When the Mee family bought Dartmoor Zoological Park in October 2006, it was in a state of complete dilapidation. The initial attraction had been the 12-bedroom, 18th-century house on the edge of the Dartmoor national park in Devon, with the attached zoo a “massive encumbrance” that was putting off buyers. After some research the former science journalist Benjamin Mee decided the site could not only be a new home for his family, but also a new career.
A campaign has been launched to remove the name of the 19th-century prime minister William Gladstone – who defended the interests of slave owners – from a Liverpool University building. Student Alisha Raithatha launched a poll on the Liverpool Student Guild website calling on the university to use the redevelopment of the Roscoe and Gladstone halls of residence as an opportunity to “reject a racially marred legacy”.
A recycling company has apologised after an agency worker was dragged into an industrial waste shredder and killed. Karlis Pavasars fell on to a conveyor belt while cleaning at the Mid UK Recycling plant near Ancaster, Lincolnshire, in July 2013 and was carried into the equipment. His body could only be identified by matching samples with DNA from his toothbrush. The father of two had moved to the UK from Latvia in 2009, having previously worked as a bus driver in his home country.
Muck Rack makes it simple to find people, tweets, or articles that mention any name, keyword, company, hashtag etc. We've compiled this guide to help you make the most of your search.
Selecting a term
Start searching tweets, articles from media outlets, articles mentioned in tweets, journalists'
names, titles and bios with some suggested searches:
Companies or Topics (e.g. iPhone, Microsoft)
Phrases (e.g. "cloud computing") — use quotes to keep the terms together
Twitter handles (e.g. @username) — returns those who have mentioned or replied to
Names (e.g. "David Pogue")
Hashtags (e.g. #sxsw, #london2012)
Bio details (e.g. vegan, Olympics, father)
Muck Rack's Advanced Search allows for many boolean operators.
Find results that mention multiple specified terms, use AND or
+. For example, ensure each result contains both Elon Musk and Mark Zuckerberg by
searching Musk AND Zuckerberg or Musk + Zuckerberg.
Use the operators OR or , to broaden your search when you'd like either of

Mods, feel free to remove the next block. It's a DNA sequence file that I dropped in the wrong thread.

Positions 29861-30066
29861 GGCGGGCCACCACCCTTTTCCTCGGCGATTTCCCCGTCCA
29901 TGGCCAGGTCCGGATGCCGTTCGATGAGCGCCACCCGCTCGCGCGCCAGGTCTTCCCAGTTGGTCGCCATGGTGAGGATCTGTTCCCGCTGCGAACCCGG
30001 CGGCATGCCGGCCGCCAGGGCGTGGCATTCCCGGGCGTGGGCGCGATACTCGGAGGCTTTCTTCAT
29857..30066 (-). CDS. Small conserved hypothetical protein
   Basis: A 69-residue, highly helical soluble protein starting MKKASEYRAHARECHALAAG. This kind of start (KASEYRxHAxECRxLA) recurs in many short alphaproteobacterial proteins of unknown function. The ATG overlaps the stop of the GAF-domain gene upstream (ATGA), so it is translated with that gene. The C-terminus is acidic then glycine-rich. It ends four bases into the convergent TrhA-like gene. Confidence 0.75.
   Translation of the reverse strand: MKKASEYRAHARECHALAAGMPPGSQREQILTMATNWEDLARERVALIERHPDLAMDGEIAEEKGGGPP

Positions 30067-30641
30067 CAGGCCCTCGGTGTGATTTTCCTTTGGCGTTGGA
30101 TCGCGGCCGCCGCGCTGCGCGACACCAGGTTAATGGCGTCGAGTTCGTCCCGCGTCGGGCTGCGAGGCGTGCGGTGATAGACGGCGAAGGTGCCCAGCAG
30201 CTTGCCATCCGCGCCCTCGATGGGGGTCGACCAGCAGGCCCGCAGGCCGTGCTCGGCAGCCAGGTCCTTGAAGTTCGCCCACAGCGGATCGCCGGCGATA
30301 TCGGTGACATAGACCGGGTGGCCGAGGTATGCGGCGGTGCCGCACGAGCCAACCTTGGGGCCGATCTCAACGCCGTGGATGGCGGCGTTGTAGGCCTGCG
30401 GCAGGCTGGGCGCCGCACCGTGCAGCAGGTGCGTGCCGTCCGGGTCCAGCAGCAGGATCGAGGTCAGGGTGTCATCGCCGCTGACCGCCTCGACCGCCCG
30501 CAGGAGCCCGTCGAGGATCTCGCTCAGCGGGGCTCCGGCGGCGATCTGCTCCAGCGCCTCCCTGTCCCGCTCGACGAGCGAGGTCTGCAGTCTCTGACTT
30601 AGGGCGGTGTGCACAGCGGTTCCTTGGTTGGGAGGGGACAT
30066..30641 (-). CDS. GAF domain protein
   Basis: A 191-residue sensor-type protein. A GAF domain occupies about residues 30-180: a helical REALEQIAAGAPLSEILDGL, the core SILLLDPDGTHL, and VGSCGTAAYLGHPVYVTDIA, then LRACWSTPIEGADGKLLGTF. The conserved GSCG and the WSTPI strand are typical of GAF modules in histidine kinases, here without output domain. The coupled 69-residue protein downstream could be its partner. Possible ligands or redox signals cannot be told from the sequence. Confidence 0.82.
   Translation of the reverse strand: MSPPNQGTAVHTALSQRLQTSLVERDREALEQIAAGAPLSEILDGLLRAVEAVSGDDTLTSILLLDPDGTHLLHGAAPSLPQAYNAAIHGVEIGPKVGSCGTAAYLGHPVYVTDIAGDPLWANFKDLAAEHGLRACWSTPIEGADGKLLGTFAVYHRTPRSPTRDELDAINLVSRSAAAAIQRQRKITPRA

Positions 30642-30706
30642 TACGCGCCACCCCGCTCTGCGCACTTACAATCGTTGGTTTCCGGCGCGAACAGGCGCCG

multiple terms to appear in results. (This is the default behavior of our search when no operators
are used). For example, results will contain either cake or cookie by searching cake OR cookie or cake,cookie
Use NOT or - to subtract results from your search. For
example, searching Disney will yield results about the Walt Disney Company as well as Walt Disney
World Resort. To exclude mentions of Disney World, search for Disney -World or Disney
When using one of these operators with a phrase, enclose it in quotation marks. For example, you can
find results about smartphones excluding Apple's iPhone 4S by searching smartphone -"iPhone
Exact case matching or punctuation
If you're searching for a brand name or keyword that relies on specific punctuation marks or capitalization, you can
find results that match your exact query by adding matchcase: before the keyword you're searching for, like matchcase:E*TRADE .
Use parentheses to separate multiple
boolean phrases. For example, to find journalists talking about having fun in Disney World or
Disneyland, search for ("disney world" OR disneyland) AND fun.
An asterisk can be used to search for any variation of a root word truncated by the asterisk. For example, searching for admin* will return results for administrator, administration, administer, administered, etc.
A near operator is an AND operator where you can control the distance between the words. You can vary the distance the near operation uses by adding a forward slash and number (between 0-99) such as strawberries NEAR/10 "whipped cream", which means the strawberries must exist within 10 words of "whipped cream".